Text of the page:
This section is from the book "The Law Of Contracts", by William Herbert Page. Also available from Amazon: Commercial Contracts: A Practical Guide to Deals, Contracts, Agreements and Promises.
A written contract frequently contains an express provision to the effect that all the terms of the contract between the parties are set forth in such writing. Such a term could not prevent a contract which on its face was incomplete from being treated as an incomplete contract. Whether such a provision could preclude the admission of oral evidence to show the remaining terms of such contract, or whether it would require the courts to treat the contract as so incomplete as to be unenforceable, is a question upon which there is little authority. If the contract is clearly complete upon its face, such a provision can, of course, add nothing to the legal effect of such contract. In doubtful cases, however, the insertion of such provision in a written contract strengthens the presumption that a written contract is complete and that it sets forth the entire contract between the parties.1 A contract of sale,2 or a contract for work and labor,3 which provides expressly that such written contract contains all the terms of the agreement between the parties, will be regarded as complete, at least if it does not show upon its face that the parties have agreed upon terms other than those which are set forth in the written contract. If a written contract provides expressly that no oral agreement has been entered into upon a certain subject, such provision is regarded as conclusive.4 A provision in a release of a claim for personal damages, to the effect that no agreement had been made for employment, was held to be conclusive.5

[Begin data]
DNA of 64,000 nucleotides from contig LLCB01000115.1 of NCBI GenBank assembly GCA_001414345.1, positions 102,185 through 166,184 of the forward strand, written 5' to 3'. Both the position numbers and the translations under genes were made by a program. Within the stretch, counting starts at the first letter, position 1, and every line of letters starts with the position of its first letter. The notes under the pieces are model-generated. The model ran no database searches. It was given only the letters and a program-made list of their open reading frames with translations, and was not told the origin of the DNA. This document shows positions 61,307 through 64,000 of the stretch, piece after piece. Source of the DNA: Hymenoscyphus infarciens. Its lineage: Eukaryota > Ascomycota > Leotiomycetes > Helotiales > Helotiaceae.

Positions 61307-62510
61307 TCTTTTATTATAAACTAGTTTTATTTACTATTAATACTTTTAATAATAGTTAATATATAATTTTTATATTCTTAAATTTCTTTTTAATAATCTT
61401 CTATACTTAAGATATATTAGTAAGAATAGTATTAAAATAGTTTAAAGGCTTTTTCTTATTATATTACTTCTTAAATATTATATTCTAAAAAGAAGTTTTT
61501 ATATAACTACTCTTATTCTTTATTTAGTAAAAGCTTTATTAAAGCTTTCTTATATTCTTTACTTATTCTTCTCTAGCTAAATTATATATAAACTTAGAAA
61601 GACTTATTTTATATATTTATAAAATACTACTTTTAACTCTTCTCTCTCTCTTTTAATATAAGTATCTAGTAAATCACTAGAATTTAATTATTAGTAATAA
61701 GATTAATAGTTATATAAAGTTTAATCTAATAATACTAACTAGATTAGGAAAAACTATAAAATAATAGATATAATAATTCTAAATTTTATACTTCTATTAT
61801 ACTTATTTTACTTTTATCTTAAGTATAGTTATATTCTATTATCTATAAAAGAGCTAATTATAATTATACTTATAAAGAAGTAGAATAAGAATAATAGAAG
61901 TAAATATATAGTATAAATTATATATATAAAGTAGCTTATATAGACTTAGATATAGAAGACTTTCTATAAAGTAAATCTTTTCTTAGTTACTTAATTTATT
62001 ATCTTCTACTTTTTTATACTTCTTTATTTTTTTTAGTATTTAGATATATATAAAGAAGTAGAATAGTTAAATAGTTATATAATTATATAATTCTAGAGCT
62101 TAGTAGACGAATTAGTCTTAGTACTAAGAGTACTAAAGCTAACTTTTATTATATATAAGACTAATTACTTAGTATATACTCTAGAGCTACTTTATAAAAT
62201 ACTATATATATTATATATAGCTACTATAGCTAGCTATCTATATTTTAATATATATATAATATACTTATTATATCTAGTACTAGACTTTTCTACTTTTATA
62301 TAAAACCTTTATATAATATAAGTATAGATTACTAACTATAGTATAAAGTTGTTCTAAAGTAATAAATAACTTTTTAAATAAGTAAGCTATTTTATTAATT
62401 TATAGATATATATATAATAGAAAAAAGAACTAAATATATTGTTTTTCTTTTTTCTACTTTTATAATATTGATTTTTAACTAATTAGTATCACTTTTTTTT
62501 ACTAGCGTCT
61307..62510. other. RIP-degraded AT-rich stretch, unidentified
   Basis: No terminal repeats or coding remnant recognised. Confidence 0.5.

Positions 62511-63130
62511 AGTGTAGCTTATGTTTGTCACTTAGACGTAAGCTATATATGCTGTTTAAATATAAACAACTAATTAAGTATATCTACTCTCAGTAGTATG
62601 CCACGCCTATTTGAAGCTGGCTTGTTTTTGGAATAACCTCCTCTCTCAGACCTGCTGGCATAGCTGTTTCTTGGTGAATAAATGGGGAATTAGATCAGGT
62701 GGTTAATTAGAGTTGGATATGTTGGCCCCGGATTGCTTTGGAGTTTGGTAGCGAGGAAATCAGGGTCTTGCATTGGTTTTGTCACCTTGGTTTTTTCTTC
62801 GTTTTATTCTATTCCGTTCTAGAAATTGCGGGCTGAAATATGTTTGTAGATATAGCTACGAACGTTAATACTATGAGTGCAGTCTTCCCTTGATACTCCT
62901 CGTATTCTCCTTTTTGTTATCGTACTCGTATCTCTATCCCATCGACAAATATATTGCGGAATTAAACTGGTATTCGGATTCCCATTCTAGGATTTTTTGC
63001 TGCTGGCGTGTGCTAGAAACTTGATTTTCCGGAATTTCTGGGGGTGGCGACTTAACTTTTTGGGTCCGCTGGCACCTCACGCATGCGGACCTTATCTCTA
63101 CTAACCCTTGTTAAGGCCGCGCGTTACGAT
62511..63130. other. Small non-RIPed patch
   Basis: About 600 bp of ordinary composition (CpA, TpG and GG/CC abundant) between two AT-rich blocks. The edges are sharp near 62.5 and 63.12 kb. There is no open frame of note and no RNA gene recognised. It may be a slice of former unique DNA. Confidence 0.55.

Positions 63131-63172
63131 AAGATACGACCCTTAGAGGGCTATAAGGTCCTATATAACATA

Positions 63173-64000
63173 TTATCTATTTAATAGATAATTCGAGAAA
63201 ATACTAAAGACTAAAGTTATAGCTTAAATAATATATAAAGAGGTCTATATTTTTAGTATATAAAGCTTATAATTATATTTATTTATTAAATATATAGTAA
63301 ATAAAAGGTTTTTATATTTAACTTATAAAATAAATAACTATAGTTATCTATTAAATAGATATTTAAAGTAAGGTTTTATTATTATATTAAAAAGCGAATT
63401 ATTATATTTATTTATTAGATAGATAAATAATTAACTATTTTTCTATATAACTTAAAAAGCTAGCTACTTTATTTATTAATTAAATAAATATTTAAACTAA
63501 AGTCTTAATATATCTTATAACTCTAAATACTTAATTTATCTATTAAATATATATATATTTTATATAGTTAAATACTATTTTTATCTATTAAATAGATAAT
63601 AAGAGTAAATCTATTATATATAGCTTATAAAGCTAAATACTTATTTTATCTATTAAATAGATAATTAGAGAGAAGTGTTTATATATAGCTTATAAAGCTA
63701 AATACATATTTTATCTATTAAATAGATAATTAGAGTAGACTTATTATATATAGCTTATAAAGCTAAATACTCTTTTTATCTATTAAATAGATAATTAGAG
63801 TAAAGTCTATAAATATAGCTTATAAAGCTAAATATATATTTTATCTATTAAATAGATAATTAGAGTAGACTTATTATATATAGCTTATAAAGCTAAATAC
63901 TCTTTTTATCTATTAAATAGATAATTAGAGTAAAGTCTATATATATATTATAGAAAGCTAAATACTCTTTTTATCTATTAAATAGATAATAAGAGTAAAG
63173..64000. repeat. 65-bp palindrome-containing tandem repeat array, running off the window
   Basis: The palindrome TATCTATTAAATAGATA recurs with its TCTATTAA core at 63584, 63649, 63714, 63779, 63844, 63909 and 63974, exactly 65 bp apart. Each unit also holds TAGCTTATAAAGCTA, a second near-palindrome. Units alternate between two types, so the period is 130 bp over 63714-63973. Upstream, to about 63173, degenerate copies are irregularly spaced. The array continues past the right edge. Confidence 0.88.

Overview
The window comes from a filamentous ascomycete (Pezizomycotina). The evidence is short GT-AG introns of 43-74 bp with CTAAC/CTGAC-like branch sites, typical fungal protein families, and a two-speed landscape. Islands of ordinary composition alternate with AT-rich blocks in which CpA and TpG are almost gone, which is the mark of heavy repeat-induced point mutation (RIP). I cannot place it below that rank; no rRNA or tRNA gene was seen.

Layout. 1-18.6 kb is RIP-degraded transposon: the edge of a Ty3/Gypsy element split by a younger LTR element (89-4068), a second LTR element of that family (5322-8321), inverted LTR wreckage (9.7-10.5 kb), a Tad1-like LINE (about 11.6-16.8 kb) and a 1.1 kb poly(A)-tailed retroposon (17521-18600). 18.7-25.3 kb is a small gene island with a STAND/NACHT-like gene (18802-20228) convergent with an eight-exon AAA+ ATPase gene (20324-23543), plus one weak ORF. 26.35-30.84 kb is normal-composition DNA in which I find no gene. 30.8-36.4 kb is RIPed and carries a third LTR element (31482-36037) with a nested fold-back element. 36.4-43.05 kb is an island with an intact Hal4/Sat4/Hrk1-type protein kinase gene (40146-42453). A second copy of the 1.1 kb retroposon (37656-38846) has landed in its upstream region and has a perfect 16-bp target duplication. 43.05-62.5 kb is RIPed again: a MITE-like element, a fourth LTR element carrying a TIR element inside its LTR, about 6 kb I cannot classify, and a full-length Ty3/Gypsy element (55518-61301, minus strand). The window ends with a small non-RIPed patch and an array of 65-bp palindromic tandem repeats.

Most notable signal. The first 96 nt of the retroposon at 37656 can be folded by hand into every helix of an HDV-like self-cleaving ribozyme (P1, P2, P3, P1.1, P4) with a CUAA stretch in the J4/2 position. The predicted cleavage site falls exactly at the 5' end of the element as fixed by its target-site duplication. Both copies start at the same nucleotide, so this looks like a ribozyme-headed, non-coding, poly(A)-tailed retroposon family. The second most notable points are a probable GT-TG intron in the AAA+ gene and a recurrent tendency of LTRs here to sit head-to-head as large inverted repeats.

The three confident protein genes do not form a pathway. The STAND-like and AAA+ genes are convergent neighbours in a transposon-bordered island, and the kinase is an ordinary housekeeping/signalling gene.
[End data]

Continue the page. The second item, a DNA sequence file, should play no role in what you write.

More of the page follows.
29 Arkansas. Merrill v. Sypert, 65 Ark. 51, 44 S. W. 462.
Georgia. Barrie v. Miller, 104 Ga. 312. 30 S. E. 840.
Kentucky. Chapman v. Clements (Ky.), 56 S. W. 646.
Michigan. Germain v. Lumber Co., 116 Mich. 245, 74 N. W. 644 [same case, 78 N. W. 1007].
Nebraska. State v. Cass County, 60 Neb. 566, 83 N. W. 733.
North Carolina. Doubleday v. Coal Co., 122 N. Car. 675, 30 S. E. 21.
Rhode Island. F. A. Thomas Machine Co. v. Voelker, 23 R. I. 441, 50 Atl. 838.
30 Greenfield v. Gilman, 140 N. Y. 168, 35 N. E. 435; Bruce v. Moon. 57 S. Car. 60, 35 S. E. 415.
31 Hoster's Committee v. Zollman, 122 Va. 41, 94 S. E. 164. See Sec. 87 et seq.
32 It was held inadmissible even where the payee had filled in such blank with the legal rate. Haas v. Commerce Trust Co., 104 Ala. 672, 69 So. 894.